In the area of mathematics known as functional analysis, a **reflexive space** is a locally convex topological vector space (TVS) such that the canonical evaluation map from into its bidual is an isomorphism of TVSs. Since a normable TVS is reflexive if and only if it is semi-reflexive, every normed space is reflexive if and only if the canonical evaluation map from into its bidual is surjective; in this case the normed space is necessarily also a Banach space. In 1951, R. C. James discovered a Banach space, now known as James' space, that is *not* reflexive but is nevertheless isometrically isomorphic to its bidual.

In functional analysis and related areas of mathematics, **Fréchet spaces**, named after Maurice Fréchet, are special topological vector spaces. They are generalizations of Banach spaces. All Banach and Hilbert spaces are Fréchet spaces. Spaces of infinitely differentiable functions are typical examples of Fréchet spaces, many of which are typically *not* Banach spaces.

In mathematics, the **uniform boundedness principle** or **Banach–Steinhaus theorem** is one of the fundamental results in functional analysis. Together with the Hahn–Banach theorem and the open mapping theorem, it is considered one of the cornerstones of the field. In its basic form, it asserts that for a family of continuous linear operators whose domain is a Banach space, pointwise boundedness is equivalent to uniform boundedness in operator norm.

In functional analysis and related areas of mathematics, **locally convex topological vector spaces** (**LCTVS**) or **locally convex spaces** are examples of topological vector spaces (TVS) that generalize normed spaces. They can be defined as topological vector spaces whose topology is generated by translations of balanced, absorbent, convex sets. Alternatively they can be defined as a vector space with a family of seminorms, and a topology can be defined in terms of that family. Although in general such spaces are not necessarily normable, the existence of a convex local base for the zero vector is strong enough for the Hahn–Banach theorem to hold, yielding a sufficiently rich theory of continuous linear functionals.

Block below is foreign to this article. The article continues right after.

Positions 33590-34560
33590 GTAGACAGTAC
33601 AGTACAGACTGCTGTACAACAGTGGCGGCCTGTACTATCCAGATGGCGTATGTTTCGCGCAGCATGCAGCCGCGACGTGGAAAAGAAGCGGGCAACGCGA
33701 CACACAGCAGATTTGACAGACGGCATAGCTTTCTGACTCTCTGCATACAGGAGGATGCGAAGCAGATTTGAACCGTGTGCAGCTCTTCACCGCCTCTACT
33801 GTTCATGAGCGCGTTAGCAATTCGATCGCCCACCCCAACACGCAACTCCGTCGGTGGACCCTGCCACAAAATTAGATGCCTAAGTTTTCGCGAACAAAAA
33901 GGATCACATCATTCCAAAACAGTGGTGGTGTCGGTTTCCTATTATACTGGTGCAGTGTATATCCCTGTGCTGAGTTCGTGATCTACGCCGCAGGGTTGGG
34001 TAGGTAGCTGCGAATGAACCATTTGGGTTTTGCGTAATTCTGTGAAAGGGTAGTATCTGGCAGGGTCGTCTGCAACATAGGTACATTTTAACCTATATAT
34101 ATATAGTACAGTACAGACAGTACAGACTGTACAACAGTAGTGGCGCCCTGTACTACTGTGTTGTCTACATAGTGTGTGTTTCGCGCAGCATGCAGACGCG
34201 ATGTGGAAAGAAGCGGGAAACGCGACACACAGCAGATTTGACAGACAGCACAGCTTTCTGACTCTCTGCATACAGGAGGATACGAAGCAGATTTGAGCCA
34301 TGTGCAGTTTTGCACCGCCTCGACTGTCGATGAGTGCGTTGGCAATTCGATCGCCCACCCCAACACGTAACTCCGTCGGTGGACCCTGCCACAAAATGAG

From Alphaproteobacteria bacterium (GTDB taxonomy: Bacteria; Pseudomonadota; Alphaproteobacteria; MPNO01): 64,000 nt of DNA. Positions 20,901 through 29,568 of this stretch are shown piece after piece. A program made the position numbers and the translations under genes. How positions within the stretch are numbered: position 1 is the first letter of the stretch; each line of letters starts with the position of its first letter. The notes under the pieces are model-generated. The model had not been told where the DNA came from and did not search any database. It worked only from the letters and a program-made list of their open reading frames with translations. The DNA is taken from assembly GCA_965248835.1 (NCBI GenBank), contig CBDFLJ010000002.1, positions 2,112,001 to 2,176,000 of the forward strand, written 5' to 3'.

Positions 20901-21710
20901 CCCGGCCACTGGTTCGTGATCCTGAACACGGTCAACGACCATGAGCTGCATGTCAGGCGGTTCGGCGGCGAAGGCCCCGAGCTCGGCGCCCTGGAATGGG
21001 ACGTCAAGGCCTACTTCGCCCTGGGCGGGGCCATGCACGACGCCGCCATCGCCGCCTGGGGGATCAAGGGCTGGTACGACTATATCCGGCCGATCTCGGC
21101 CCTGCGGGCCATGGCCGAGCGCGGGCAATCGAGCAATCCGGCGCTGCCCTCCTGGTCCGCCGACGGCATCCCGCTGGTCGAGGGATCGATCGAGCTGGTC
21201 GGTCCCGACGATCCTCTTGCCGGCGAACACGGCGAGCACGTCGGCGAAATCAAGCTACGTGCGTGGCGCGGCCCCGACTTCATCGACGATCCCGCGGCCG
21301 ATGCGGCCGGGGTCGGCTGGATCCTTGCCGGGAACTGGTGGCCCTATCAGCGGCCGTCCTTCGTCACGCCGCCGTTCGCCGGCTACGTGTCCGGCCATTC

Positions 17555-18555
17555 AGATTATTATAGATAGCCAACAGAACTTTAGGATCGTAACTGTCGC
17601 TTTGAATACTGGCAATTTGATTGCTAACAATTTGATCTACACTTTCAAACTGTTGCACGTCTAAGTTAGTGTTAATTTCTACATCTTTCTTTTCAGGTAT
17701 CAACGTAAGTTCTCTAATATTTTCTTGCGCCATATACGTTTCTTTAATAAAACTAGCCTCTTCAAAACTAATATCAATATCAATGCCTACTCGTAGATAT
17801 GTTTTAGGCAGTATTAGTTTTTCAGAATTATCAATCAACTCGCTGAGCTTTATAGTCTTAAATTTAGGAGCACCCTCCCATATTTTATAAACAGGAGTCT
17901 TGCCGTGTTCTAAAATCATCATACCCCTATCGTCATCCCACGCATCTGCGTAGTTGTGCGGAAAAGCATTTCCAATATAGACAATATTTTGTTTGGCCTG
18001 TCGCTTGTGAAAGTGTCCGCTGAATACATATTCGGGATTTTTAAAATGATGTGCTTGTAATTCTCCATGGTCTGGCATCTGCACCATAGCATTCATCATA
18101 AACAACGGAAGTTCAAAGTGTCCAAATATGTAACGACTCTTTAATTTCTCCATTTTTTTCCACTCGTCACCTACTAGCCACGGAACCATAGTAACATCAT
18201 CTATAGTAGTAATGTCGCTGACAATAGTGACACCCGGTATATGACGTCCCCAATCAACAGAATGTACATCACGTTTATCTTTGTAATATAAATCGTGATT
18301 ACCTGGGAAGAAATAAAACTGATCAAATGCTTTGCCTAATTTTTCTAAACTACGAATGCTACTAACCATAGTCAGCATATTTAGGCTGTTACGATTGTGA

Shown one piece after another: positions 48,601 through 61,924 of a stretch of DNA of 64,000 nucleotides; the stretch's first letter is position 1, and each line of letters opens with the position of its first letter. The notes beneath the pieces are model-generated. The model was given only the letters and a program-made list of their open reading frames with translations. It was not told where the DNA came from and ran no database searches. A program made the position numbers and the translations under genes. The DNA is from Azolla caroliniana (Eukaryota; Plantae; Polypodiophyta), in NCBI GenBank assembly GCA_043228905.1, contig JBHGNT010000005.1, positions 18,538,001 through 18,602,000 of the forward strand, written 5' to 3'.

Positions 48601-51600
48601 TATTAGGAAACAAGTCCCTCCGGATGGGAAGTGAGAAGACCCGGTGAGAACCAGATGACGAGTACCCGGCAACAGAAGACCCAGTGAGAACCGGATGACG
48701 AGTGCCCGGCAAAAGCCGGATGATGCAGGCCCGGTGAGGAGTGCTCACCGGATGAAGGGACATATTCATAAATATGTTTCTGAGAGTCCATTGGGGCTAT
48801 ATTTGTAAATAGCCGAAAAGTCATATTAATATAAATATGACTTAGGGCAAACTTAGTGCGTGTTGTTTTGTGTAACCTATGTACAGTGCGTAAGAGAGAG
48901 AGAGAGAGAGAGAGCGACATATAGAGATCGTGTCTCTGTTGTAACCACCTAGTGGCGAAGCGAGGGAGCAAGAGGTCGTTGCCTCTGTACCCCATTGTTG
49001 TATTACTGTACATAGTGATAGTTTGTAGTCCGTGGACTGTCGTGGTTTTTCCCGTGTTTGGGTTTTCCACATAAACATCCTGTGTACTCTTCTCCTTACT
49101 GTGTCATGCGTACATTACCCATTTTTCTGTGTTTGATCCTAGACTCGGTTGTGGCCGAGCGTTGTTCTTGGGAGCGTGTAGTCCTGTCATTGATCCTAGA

In functional analysis and related branches of mathematics, the **Banach–Alaoglu theorem** states that the closed unit ball of the dual space of a normed vector space is compact in the weak* topology. A common proof identifies the unit ball with the weak-* topology as a closed subset of a product of compact sets with the product topology. As a consequence of Tychonoff's theorem, this product, and hence the unit ball within, is compact.

In functional analysis and related areas of mathematics, a **sequence space** is a vector space whose elements are infinite sequences of real or complex numbers. Equivalently, it is a function space whose elements are functions from the natural numbers to the field *K* of real or complex numbers. The set of all such functions is naturally identified with the set of all possible infinite sequences with elements in *K*, and can be turned into a vector space under the operations of pointwise addition of functions and pointwise scalar multiplication. All sequence spaces are linear subspaces of this space. Sequence spaces are typically equipped with a norm, or at least the structure of a topological vector space.

In functional analysis and related areas of mathematics, a **barrelled space** is a topological vector spaces (TVS) for which every barrelled set in the space is a neighbourhood for the zero vector. A **barrelled set** or a **barrel** in a topological vector space is a set that is convex, balanced, absorbing, and closed. Barrelled spaces are studied because a form of the Banach–Steinhaus theorem still holds for them.

In functional analysis and related areas of mathematics, a set in a topological vector space is called **bounded** or **von Neumann bounded**, if every neighborhood of the zero vector can be *inflated* to include the set. A set that is not bounded is called **unbounded**.

In mathematics, particularly in functional analysis, a **bornological space** is a type of space which, in some sense, possesses the minimum amount of structure needed to address questions of boundedness of sets and linear maps, in the same way that a topological space possesses the minimum amount of structure needed to address questions of continuity. Bornological spaces are distinguished by that property that a linear map from a bornological space into any locally convex spaces is continuous if and only if it is a bounded linear operator.